Avaya's support strategy emulates successful cancer diagnostic systems.

Author:Tehrani, Rich
Position:Publisher's Outlook
 
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It is an unusual occurrence for me to receive a call from any company to discuss their support. Generally, the media gets all warm and fuzzy about tangible things, like new product launches, scoops and items you can put in the category of breaking news. Ironically, though, if you ask most companies what differentiates them from the pack, service and support is typically the most common answer. Yet, I can't remember other companies asking me to meet their new head of global services.

One of the most important things you need to do when you have a complex system of networks carrying packets full of voice and video communication is ensure it all operates at peak efficiency. In other words, it is the area that could be most important to a customer - getting a communications and/ or networking system back up and running after an outage is often an afterthought. It is hardly discussed.

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But still, I was a bit surprised when the offer came from Avaya to meet Mohamad Ali, President of Avaya Global Services. The company's PR team was so excited about the meeting I decided to take it. I was tentative - but walked away impressed.

Ali started the conversation telling me he is passionate about service. What is more interesting is that he doesn't come from the service and support space. In fact, his background is quite different and most impressive. He worked for IBM, where he led and integrated many acquisitions, such as Cognos, FileNet, Ascential Software, and he also was the program director of the GSM semiconductor business and co-led the PricewaterhouseCoopers acquisition, which transformed the company. He has also worked for Adobe and has an EE Bachelors and Masters from Stanford.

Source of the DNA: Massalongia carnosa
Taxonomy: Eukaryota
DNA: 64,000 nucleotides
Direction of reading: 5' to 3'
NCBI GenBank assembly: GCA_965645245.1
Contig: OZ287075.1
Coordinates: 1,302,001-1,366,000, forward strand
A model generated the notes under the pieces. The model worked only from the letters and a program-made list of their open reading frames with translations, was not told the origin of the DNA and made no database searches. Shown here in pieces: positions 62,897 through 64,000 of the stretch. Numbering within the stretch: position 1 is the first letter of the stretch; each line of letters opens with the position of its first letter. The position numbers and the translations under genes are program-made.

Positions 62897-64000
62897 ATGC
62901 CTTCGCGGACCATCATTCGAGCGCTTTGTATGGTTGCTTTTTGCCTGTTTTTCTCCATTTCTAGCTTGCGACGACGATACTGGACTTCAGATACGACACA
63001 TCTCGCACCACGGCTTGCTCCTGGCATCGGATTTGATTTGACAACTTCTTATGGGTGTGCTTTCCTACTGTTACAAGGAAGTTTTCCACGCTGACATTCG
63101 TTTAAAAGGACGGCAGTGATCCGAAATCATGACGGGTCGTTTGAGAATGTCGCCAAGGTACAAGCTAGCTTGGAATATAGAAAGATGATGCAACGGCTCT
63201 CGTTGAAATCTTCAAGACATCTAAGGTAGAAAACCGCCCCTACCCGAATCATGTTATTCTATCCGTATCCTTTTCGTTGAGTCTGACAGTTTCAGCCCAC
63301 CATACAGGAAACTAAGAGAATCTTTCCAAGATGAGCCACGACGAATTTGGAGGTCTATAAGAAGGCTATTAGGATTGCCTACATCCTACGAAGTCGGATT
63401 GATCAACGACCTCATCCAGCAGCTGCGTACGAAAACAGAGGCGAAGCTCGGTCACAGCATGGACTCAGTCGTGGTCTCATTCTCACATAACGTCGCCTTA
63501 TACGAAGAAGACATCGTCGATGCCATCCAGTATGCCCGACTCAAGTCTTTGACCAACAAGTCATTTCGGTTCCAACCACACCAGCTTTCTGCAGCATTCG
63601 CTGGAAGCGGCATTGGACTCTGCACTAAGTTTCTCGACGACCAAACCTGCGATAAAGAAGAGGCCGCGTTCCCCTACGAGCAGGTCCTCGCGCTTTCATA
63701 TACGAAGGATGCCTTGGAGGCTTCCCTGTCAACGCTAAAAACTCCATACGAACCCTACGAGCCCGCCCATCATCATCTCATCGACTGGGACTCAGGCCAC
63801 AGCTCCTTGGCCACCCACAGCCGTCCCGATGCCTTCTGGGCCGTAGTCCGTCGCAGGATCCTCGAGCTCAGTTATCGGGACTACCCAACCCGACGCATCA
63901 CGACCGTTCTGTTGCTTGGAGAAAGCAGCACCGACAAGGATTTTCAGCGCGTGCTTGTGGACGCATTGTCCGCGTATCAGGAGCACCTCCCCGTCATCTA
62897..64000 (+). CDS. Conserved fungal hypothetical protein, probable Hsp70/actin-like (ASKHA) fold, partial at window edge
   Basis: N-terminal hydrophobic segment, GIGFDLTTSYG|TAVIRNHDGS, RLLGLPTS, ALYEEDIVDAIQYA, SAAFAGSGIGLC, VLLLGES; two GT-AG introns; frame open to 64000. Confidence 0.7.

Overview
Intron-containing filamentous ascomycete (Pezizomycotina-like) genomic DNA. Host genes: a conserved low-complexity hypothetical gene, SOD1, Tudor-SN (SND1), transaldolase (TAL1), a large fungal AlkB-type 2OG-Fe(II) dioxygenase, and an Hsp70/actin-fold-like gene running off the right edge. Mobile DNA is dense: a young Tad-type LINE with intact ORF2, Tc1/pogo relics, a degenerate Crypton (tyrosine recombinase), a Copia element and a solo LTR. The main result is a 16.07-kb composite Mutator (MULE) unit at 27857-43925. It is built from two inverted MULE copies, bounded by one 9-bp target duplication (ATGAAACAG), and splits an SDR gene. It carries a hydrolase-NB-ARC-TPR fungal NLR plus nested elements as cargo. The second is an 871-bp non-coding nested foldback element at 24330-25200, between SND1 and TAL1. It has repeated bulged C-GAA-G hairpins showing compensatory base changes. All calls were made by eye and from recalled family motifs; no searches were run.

The reason this is important has to do with the fact that Ali can be doing anything - he could be heading up M&A at Avaya, managing the design of products and a whole host of other initiatives. When I mentioned this, the response was that Avaya CEO Kevin Kennedy is a visionary and has said the company should be investing heavily in services and service technology as a differentiator. Moreover he said Kennedy was willing to put a key person in this role, which, to me, says a great deal.

So, half the story is about the resources Avaya is dedicating to support; the other half is that Ali is looking to radically simplify support and to dramatically reduce time to resolution. Where he received his inspiration is interesting. It turns out that he heard a...

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